Old and New

Cambridge is an old city and both co-exist in reasonable harmony. Walk down the old streets around the colleges and you will come upon signs of modernity in an older setting. This photograph is from Queen’s Lane in Cambridge with Queens’ College (1448 AD) on the left, St. Catharine’s College (1473 AD) on the right and the Webb’s building (Part of King’s College)(1441AD).

DSC_1205_6_7-Edit

Shot as 3-shot bracketed exposures with a Nikon D750. Processed in Photomatix Pro and Color Efex Pro.

The Fens

The Fens are ancient marshlands in the east of England that comprise of land that is low lying (usually no more than a few metres above mean sea level). Over the years the Fens were drained to make way for long tracts of peat-rich soils crisscrossed by man-made drainage channels and canals. The photo below is of one such man made channel known as the Reach ford near the Wicken Fen Nature reserve that is managed by the National Trust. Wicken Fen is one the oldest of National Trusts nature reserve and is at the forefront in the preservation and maintenance of this ancient landscape.

DSC_1232_3_4-Edit

Shot as a 3-exposure bracketed at -2, 0 and +2. Post processed in Photomatix Pro and Lightroom Classic. Nikon D750 with a 28-300mm Nikon Lens.

The Doon, Arran

Arran is the largest island in the Firth of Clyde and the seventh largest in Scotland. The King’s Caves are a series of natural caves on the western shores of Arran and are associated with Robert the Bruce of Scotland. Legend has it that he took refuge in these caves while on the run and had his famous encounter with the spider. For more on this legend see here.

The following photograph was taken on a hike to the King’s caves and shows the Doon in the distance. The Doon is a geological formation known as sill – which is formed when magma extrudes through older rocks and solidifies. The Doon seen in this picture is formed of sheer vertical columns of rock.

View of the Doon, Arran
View of the Doon and the western shore of Arran (Click here to see a larger version on Flickr)

Technical Details

Nikon D750, Nikon 28-300mm lens, 3-shot bracketed HDR processed in Photomatix Pro.

Machrie Moor Standing Stones

The Machrie Moor stone circles are a collection of 6 stone circles that date back to the neolithic and bronze age in the island of Arran in Scotland. A short walk (1 mile) through a footpath through a working farm gets you to the moor where these stone circles can be found. The photos below are of Machrie Moor stone circle 1, which is formed of 6 granite boulders and alternating 4 sandstone slabs.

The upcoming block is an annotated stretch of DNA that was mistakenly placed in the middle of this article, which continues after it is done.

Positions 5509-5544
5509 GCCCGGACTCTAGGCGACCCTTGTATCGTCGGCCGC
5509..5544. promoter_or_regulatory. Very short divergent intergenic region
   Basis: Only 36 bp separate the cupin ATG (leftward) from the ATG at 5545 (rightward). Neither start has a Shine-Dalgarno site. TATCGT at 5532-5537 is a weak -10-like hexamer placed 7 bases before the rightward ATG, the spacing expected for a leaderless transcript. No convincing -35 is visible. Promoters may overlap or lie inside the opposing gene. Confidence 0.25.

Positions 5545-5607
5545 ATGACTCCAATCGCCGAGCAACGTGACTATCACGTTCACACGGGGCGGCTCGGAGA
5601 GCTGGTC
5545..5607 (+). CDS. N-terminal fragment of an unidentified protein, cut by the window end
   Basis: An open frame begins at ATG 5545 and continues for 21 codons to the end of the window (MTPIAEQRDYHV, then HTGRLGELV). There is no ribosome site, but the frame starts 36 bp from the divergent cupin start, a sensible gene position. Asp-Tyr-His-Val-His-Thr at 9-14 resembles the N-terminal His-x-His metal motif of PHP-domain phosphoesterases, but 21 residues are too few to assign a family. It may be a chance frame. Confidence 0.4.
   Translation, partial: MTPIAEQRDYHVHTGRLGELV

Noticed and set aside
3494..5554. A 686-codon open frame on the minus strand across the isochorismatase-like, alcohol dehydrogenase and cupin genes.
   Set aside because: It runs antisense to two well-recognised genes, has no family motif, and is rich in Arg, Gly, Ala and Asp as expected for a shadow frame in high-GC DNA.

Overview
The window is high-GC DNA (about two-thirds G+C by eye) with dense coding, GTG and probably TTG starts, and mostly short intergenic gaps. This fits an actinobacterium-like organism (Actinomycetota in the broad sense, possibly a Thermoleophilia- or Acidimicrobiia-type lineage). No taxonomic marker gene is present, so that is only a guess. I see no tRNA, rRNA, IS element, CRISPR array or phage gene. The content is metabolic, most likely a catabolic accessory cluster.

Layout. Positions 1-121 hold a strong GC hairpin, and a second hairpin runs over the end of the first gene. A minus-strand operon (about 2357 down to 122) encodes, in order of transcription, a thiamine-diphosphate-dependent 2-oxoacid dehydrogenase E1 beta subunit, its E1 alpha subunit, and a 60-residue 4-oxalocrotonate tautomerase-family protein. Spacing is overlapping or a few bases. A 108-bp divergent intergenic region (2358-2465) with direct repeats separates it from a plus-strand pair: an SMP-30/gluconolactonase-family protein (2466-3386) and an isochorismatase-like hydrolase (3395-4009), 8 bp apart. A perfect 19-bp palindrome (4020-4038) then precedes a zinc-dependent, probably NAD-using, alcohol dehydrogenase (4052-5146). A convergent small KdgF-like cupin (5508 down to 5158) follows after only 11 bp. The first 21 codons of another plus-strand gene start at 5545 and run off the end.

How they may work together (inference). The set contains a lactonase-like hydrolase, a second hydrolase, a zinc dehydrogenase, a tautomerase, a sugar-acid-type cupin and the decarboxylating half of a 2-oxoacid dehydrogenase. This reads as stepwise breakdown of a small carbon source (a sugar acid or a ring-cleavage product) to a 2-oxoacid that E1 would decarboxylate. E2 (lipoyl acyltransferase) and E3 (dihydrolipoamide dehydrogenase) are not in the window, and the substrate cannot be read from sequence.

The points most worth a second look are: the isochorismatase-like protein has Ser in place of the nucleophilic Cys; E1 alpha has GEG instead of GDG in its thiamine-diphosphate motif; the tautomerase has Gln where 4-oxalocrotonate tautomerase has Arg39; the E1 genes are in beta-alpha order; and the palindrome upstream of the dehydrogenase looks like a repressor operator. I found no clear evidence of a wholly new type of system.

The scenery around the moor is breathtaking and it was one of the high points of my visit to Arran.

Machrie Moor Stone Circle 4

Machrie Moor Stone Circle 1

Machrie Mooe Stone Circle 1

Technical Details:

Shot with a Nikon D750 with a 28-300 Nikon Lens. All photographs are from 3-bracketed exposures and processed in Photomatix Pro.

Further Information:

Wikipedia

McWay Falls, Big Sur

I happened to be in California the last two weeks on work related business. Over the weekend my cousin drove me down the scenic pacific coast on the scenic Route 101 from San Francisco to the Big Sur and back. Sadly the day was overcast but we managed to take in some pretty sights along the way, including the famous McWay Falls in the Julia Pfeiffer Burns State Park. Sadly in the absence of a wide-angle lens, I had to resort to taking overlapping photos with my 50mm and then stitching them in Adobe Lightroom.

DSC_7359-Pano-Edit
Composite of 5 stiched photos. See in large size on Flickr by clicking on the photo!

Here is another close-up of the McWay Falls, this time in HDR.

DSC_7367_8_9-Edit
See in large size on Flickr by clicking on the photo above.

St. Paul’s and the Millennium Bridge

On a warm winters day (as have most days been in the UK this December). Shot from the Tate Modern Gallery end of the Millennium Bridge.

_DSC6258_59_60
See more viewing options on Flickr (https://flic.kr/p/CB1R7L)

 

 

 

 

 

 

The V1 flying bomb

_DSC6173_4_5
German V1 flying bomb

The Imperial War Museum in Duxford has a fantastically preserved German V1 flying bomb dating back to 1944-1945. The V1 is one of the earliest weapons to use a pulsejet engine. With an effective range of 160 miles over 9000 of these were launched at the United Kingdom between June and October 1944 till their launch sites were overrun by Allied advances.

The above photo is a composite of 3 shots bracketed at -2, 0 and 2 eV and merged in Photomatix Pro.